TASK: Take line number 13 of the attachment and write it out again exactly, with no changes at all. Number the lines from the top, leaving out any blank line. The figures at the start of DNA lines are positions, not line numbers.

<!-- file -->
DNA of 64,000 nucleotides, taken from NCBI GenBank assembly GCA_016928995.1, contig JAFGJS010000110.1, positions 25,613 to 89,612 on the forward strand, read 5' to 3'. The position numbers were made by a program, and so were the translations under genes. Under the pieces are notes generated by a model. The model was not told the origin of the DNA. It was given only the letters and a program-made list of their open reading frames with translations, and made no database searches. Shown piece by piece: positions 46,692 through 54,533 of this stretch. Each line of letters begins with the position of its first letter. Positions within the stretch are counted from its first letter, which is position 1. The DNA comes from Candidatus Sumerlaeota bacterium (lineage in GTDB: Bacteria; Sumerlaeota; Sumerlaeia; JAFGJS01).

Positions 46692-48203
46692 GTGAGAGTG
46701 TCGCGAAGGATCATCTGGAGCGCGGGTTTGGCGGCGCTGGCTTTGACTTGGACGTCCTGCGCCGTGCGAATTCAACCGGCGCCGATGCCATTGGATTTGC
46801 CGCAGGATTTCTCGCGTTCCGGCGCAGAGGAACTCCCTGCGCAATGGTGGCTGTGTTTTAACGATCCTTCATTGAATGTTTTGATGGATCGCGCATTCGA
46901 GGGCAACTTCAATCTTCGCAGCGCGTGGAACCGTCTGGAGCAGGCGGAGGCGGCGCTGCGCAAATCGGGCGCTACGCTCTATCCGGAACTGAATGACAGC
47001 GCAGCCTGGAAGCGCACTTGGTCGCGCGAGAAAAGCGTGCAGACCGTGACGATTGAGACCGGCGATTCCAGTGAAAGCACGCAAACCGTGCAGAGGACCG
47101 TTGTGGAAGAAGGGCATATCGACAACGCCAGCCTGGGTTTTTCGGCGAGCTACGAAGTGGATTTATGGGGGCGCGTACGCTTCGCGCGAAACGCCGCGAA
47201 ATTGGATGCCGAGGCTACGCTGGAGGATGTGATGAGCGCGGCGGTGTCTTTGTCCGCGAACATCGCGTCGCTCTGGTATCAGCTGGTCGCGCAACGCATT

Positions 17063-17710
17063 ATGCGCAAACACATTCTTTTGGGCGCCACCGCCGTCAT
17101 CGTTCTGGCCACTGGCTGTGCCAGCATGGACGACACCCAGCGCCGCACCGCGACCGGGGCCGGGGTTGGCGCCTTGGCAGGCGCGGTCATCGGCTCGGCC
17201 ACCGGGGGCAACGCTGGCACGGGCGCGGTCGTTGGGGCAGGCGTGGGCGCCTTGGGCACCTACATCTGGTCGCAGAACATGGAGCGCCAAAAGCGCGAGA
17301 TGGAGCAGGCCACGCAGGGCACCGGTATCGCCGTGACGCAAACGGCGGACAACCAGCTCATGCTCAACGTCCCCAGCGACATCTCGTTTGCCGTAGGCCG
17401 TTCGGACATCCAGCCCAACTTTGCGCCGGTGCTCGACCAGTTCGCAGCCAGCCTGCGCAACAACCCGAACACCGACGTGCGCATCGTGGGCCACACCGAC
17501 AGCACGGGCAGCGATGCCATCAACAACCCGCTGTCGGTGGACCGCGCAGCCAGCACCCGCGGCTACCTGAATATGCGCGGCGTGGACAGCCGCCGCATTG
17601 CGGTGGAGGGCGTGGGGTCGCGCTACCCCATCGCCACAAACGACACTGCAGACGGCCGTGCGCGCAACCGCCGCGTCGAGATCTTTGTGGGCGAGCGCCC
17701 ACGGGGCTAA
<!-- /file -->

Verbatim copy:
17201 ACCGGGGGCAACGCTGGCACGGGCGCGGTCGTTGGGGCAGGCGTGGGCGCCTTGGGCACCTACATCTGGTCGCAGAACATGGAGCGCCAAAAGCGCGAGA